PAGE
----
Meet our people: Anu Hirvonen on safety mission at Worldsteel
December 22, 2015 09:35 CET 6 min read
Anu Hirvonen is currently on two-year assignment at Worldsteel, where she works as Fellow in Safety and Health Programme. Worldsteel represents over 150 steel producers, national and regional steel industry associations, and steel-research institutes. We interviewed Anu about her challenges and views of her new job in September just after she moved to Brussels with her family.
How has your career progressed at SSAB?I began as a summer trainee at Ruukki Construction’s Vantaa office in Finland in 2005. I also did my diploma thesis in industrial engineering for Ruukki. After that, I took a permanent post in the corporate technology organization, where, among other things, my job included new product development and innovations. After a few years of parental leave, I switched to working with SSAB One in Hämeenlinna and now I’ve become safety manager at Worldsteel.
You’re now on assignment at Worldsteel – tell us moreWorldsteel has a Fellowship program, which is a management development exchange program, open to people from around the world. My job title is safety manager and the main goal of the position is to promote safety in the steel industry.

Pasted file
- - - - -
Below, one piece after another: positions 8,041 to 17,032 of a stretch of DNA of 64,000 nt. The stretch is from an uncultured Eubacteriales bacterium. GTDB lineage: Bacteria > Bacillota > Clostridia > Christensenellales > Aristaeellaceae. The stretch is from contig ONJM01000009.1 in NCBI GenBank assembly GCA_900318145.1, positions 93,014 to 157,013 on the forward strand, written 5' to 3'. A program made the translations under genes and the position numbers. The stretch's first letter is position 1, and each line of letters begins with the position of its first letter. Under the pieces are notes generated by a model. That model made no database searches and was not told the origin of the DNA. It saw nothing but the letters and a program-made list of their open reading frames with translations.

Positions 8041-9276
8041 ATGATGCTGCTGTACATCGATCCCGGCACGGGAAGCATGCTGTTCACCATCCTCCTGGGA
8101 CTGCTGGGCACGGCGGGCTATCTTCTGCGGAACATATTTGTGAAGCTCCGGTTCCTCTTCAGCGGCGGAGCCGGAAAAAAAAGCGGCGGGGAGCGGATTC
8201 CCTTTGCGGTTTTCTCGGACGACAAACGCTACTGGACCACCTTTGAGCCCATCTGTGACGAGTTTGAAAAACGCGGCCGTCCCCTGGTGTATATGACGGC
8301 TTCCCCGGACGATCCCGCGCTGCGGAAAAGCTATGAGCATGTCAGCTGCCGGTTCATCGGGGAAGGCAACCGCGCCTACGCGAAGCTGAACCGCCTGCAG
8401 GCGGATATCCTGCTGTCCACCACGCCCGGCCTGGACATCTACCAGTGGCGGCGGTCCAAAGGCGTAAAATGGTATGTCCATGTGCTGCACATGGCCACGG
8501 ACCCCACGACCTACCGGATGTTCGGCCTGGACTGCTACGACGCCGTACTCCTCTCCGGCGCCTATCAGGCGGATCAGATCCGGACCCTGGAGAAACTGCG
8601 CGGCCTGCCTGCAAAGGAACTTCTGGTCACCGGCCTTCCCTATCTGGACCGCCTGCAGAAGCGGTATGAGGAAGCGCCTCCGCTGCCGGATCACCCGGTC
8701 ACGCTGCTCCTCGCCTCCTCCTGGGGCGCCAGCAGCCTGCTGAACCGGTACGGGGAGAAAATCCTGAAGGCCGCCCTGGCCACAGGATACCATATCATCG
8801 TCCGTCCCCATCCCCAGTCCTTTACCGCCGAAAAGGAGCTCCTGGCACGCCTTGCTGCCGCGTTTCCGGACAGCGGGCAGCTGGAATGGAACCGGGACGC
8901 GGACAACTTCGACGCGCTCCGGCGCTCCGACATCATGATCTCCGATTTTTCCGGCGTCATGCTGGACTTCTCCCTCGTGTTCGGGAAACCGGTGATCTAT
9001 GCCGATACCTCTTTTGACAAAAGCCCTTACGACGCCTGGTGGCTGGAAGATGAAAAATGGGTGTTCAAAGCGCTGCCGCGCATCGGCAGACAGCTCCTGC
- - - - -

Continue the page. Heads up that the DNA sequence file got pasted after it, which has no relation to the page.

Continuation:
What’s your normal working day like?We’ve just moved to Brussels and my time here so far has been spent dealing with practical things and learning about the job from my predecessor. Before moving to Brussels, I managed to attend Worldsteel safety conference in Saudi Arabia. My job entails a lot of collaboration and sharing information with safety specialists in different companies – usually by email or phone conferencing because we work in different parts of the world.
Our other responsibilities include compiling safety statistics in the steel industry, giving awards for good practices, holding workshops and safety audits and organizing the annual Steel Safety day. We also share information about things like serious accidents. Since steel production facilities are very similar throughout the world, sharing information about a serious accident at one site can prevent something similar happening at other sites.